The country’s dwindling pork supply may get a shot in the arm with the help of Colombia.
The South American country has offered to supply pork and beef to the Philippines and sought the government’s assistance to make this happen. Colombia’s interest to venture into meat trade with the country was relayed by its new ambassador to the Philippines Marcela Ordoñez Fernandez during a meeting with President Duterte in Malacañang Wednesday.
“Let me focus now on our bilateral relation and start with commerce. The amount of goods that our two countries exchange has been growing and we wanted to grow a lot more,” she said in her remarks at the Palace.
“We are interested in selling pork meat and beef to the Philippines and we would welcome, Mr. President, any support you can give us to accelerate the admissibility process,” she added.
The latest offer from Colombia came as the government moves to boost the country’s supply of pork and stabilize market prices.
Pork prices have recently gone up after local hog production was affected by the onslaught of African swine fever. Among the government’s steps to address the situation are the imposition of a 60-day price ceiling on pork and chicken products sold in Metro Manila, increased hog shipment from Visayas and Mindanao to Luzon, and possibly more pork imports.
Tourism cooperation, ‘orange economy’
Apart from meat trading, Colombia is interested in boosting cooperative ties with the Philippines on tourism, education, defense and security.
“We also want to see an increase in foreign investment both ways as both your economy and my economy have a lot of potential,” the ambassador said.
Fernandez informed Duterte that Colombia also wants “more tourism,” citing the influx of Colombians to the Philippines.
“More and more Colombians are visiting the Philippines and we believe that Colombia has everything that the Filipinos love,” she said.
“We have the culture, we have the music, we have the dance and this brings me to all the exchanges that we hope to have between our countries,” she added.
Colombia is likewise keen on enhancing the “orange economy” with the Philippines.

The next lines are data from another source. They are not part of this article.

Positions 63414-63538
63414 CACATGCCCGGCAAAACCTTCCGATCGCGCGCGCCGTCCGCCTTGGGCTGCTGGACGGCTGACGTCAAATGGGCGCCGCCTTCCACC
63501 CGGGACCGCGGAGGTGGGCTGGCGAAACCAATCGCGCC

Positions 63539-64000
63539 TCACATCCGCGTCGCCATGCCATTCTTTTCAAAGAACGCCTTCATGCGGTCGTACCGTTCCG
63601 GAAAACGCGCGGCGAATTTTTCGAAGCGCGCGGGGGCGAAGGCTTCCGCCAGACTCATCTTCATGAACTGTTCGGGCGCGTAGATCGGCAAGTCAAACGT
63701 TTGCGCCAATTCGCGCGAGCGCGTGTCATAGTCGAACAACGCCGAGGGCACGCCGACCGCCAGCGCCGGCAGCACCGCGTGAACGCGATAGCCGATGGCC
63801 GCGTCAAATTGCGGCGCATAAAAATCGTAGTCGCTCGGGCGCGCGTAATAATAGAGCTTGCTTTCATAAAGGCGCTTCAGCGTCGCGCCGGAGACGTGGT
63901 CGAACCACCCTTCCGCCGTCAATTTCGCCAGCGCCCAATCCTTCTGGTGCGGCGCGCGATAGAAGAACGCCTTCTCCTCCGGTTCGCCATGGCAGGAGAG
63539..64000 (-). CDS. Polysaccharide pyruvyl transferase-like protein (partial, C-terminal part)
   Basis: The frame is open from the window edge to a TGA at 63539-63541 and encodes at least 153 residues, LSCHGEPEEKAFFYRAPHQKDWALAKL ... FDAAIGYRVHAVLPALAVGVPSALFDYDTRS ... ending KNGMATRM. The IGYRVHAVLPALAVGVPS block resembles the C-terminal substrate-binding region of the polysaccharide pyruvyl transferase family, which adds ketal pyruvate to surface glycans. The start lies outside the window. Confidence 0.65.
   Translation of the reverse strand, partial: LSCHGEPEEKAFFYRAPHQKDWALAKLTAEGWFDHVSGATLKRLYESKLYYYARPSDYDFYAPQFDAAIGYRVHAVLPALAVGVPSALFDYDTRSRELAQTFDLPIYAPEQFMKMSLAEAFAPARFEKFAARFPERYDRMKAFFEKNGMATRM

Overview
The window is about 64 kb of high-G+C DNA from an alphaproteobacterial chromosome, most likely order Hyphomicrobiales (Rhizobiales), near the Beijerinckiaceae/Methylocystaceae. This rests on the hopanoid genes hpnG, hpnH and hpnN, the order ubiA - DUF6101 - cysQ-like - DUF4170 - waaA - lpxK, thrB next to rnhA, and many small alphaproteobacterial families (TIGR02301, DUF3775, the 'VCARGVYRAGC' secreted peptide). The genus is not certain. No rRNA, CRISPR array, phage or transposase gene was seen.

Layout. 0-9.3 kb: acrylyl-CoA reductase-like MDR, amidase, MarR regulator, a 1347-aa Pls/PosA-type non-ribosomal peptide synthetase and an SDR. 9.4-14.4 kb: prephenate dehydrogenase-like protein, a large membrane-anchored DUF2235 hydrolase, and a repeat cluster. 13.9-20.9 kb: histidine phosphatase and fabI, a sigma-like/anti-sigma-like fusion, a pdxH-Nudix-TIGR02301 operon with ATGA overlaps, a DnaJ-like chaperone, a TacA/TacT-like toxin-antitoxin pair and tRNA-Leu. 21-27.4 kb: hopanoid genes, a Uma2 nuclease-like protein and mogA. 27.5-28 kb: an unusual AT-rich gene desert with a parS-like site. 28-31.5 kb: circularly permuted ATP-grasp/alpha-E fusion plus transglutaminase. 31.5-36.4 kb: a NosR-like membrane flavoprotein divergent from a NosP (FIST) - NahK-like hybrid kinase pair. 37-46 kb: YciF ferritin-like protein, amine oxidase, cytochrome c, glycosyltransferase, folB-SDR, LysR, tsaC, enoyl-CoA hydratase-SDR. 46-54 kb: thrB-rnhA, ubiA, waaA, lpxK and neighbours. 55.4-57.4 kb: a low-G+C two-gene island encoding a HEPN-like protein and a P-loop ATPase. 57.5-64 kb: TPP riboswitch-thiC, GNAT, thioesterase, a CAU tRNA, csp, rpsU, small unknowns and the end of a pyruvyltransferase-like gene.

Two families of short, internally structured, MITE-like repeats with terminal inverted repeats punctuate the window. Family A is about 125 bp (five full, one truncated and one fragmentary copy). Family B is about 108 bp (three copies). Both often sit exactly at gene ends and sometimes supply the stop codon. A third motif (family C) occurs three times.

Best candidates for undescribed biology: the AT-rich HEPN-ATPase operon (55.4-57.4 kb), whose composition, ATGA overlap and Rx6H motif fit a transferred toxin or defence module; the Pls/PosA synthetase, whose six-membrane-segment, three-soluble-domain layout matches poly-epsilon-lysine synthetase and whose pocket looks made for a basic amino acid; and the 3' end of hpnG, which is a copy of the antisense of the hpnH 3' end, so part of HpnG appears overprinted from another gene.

“The orange economy or creative industries is a very important one, and both our countries strive in this,” the ambassador said.
Best practices on reintegration, education
The envoy also said Coloma is “not a country to teach lessons to other counties” but is willing to share best practices on the reintegration of former combatants.
The four-stage program includes institutional strengthening, route to reintegration, community approach and monitoring and evaluation.
“Our two countries have already exchanged talks and best practices on this, but this is something where we believe we could work a lot more,” she said.
“And another one is — is the centers that we have created for the youth to go after school and do sports and engage in culture and also in technology instead of getting into trouble in the streets,” she added.
Colombia is also keen on learning from the Philippines, particularly its breakthroughs in education.
“We want the best practices of the Philippines in education,” Fernandez said. She said they have also started offering Spanish classes for diplomats of the Department of Foreign Affairs.
Colombia also wants to enhance security cooperation with the Philippines especially in the fight against corruption.
“We believe security is a public good and we are ready to work on it as we are in the fight against terrorism,” the ambassador said. She noted that with the Colombian Presidency of the Pacific Alliance, they hope to strengthen the ties with the Philippines and other members of the Association of Southeast Asian Nations (ASEAN).
“Allow me simply to end, Mr. President, by insisting that we look forward to the opening of the Embassy of the Philippines in Colombia because we want to have the Philippines permanently in our capitol,” the ambassador said.